They’re taking the Hobbits to Isengard! Well, not really but I am taking Middle-Earth: Shadow of Mordor off my list. That’s right, another game has fallen, and I thought I’d tap out a few words on the experience. It’s one of the younger titles on my list, since it was bought for me over Christmas. Why has it taken me years to pick this up? Well I distrusted reviews that said it was better than the PlayStation 2 classic – Lord of the Rings: The Two Towers.
Only joking, I missed Shadow of Mordor because there are too many games in the world and not enough time to play them all. With the hoo-ha surrounding the sequel, I thought it’d be a good jumping in point.
What’s it all about?
Set between the Hobbit and Lord of the Rings, Middle-Earth: Shadow of Mordor, sees Sauron trying to build his army of Uruks. Meanwhile, you play as Talion. He’s a captain of Gondor and all-round good guy. That is until the Black Hand of Sauron decides to massacre his family. Without giving too much away, Talion is joined by a mysterious Elf that gives our hero a range of wraith-like abilities.
The plot revolves around the revenge story of a ranger getting his own back on the Black Hand. However, like other stories set in Tolkien’s world, the character’s stories and mythos of the world around draws you in. If I’m honest I could have finished the game in half the time, but I wanted to take it all in. If you’re interested in Middle-Earth, play this game.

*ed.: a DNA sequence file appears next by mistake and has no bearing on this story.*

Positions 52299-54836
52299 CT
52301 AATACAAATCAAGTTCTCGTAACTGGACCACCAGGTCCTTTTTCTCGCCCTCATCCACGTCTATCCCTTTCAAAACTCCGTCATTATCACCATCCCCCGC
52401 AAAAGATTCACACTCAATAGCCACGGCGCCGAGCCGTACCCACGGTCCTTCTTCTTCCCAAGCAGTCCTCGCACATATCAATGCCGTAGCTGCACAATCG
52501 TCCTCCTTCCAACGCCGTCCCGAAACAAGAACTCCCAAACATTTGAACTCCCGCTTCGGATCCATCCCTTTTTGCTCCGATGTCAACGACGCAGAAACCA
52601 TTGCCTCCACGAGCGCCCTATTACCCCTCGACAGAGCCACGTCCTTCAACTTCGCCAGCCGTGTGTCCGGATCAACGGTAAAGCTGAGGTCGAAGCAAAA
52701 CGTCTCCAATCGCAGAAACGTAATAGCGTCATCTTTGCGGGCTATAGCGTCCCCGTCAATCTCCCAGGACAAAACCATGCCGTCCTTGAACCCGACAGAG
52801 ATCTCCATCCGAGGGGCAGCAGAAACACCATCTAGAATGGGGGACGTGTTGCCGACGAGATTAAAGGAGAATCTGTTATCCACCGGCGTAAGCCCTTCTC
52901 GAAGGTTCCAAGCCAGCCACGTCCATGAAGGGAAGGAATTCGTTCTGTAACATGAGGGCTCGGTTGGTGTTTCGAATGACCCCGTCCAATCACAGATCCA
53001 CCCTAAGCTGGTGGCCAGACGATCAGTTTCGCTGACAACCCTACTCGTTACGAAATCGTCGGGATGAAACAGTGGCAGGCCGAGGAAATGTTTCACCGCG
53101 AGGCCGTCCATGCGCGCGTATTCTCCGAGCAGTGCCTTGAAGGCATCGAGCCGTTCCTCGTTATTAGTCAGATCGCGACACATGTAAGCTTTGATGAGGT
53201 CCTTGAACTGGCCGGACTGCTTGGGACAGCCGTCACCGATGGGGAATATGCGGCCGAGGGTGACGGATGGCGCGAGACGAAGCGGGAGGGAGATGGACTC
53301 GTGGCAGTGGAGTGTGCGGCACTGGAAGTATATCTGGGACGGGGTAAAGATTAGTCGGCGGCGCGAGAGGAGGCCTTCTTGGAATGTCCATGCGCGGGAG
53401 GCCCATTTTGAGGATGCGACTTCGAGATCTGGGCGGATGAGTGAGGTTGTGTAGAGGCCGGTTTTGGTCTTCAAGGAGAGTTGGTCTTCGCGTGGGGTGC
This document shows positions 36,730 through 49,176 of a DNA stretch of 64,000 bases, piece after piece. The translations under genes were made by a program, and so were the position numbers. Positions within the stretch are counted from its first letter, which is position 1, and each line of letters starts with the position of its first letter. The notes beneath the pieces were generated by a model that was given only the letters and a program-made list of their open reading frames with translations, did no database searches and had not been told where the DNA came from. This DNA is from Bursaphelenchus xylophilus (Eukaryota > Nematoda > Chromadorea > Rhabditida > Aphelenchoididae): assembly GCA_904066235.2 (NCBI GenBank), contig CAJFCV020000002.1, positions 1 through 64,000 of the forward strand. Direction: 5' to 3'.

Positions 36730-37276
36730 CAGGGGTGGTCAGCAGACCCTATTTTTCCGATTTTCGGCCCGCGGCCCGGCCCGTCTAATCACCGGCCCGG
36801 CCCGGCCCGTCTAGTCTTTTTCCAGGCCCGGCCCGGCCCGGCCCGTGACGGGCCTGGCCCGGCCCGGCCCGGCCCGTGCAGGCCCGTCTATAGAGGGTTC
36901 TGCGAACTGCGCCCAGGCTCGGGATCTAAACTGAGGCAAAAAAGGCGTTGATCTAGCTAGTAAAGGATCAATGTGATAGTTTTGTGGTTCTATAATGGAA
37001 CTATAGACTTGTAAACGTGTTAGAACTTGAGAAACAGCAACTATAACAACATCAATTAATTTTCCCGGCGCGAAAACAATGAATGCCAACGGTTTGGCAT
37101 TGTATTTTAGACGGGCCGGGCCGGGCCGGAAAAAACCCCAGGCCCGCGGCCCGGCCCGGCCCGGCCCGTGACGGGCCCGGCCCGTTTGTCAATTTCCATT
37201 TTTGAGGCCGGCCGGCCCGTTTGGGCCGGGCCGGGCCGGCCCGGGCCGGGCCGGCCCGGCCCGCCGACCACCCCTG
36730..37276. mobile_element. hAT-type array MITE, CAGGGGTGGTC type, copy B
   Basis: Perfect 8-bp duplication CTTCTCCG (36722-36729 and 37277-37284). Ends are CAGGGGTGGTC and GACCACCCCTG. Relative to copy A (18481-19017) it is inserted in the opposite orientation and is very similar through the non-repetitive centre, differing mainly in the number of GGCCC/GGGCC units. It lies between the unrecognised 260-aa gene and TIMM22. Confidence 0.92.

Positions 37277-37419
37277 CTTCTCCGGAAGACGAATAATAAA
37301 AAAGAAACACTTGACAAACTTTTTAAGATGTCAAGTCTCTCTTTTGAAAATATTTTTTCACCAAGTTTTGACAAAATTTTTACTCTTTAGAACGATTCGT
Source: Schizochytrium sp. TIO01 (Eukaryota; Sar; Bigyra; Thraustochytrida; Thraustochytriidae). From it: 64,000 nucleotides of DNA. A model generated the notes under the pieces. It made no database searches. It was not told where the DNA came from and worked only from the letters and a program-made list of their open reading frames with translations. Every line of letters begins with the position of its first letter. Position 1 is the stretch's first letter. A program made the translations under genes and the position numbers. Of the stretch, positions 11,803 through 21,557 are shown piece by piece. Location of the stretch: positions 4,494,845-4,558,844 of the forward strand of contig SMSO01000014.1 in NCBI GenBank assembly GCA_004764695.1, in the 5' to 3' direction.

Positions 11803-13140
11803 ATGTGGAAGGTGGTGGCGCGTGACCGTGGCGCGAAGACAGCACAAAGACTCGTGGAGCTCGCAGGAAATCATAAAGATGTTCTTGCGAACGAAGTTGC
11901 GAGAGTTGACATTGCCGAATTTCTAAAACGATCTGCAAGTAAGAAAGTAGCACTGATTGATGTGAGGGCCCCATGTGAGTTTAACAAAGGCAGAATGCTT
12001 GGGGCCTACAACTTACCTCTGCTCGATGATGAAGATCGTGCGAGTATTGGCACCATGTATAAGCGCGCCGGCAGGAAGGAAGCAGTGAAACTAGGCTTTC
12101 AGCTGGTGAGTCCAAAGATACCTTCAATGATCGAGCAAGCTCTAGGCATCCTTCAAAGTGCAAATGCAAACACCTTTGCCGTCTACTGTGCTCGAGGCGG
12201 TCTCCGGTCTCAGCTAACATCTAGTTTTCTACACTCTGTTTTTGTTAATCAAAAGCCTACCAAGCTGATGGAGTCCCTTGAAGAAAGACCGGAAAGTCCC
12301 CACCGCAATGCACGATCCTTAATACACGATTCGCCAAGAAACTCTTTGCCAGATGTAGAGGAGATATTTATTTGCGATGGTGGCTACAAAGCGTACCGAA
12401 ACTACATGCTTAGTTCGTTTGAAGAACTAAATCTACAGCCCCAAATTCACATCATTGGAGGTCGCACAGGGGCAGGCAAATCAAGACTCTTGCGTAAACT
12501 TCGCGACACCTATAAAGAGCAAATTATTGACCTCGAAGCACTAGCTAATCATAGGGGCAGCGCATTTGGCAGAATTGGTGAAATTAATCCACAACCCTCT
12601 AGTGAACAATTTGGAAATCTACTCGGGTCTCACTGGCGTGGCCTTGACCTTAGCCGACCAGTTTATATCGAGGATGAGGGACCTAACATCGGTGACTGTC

I try not to look too much into how a game plays. When I look at what to buy, I go off a few trailers and a few spoiler free reviews. If I had to describe Shadow of War it would be Assassin’s Creed meets Middle-Earth. Although I’m sure if anyone at Warner Bros is reading this, they’d have preferred I’d have said the Arkham Games.
In reality, the game is a take on Ubisoft’s Assassin series. The missions appear when you meet a certain set of conditions and weapons are sword and bow based. Not Bat based. The game riffs heavily off ‘Creed that it also brings over one of the most annoying elements. Climbing. You don’t regularly plummet to your demise, but on occasion it can be frustrating to move left and right, for no reason.
I felt missions get repetitive, especially when it comes to learning your weapons. You can level up your sword by killing Uruks. You can level up your bow by killing Uruks. Strangely enough, you level up your dagger in a different way; by extinguishing the lives of the enemy army. Killing Uruks. For all that killing and murdering, you’ll be pleased to know that combat in Middle-Earth is pretty solid. It’s a tad button mashie, but as the game progresses it forces you to get good.
Coupled with combat, is the Nemesis system. This fancy mechanic allows any Uruk that kills you to be promoted within the ranks of Sauron’s Army. They are given a name, short back story, strengths, and weaknesses. Uruk captains will be harder to kill as they’ll remember your previous battles. This makes the game even more interesting as it will allow you to keep playing long after the story has reached the climax.
Closing thoughts on Middle-Earth Shadow of Mordor
Middle-Earth: Shadow of Mordor might have negatives in presentation. Climbing is hit and miss, combat is, for the most part, massing a button. However, Monolith Productions have taken care of Tolkien’s world and presented it in such away you can forgive the shortcomings. The main story is a little on the short side but the history and mythos of the world is deep and rich and will keep you playing long after the credits have rolled.
Like what you heard? Why not buy Middle-Earth: Shadow of Mordor from Amazon UK?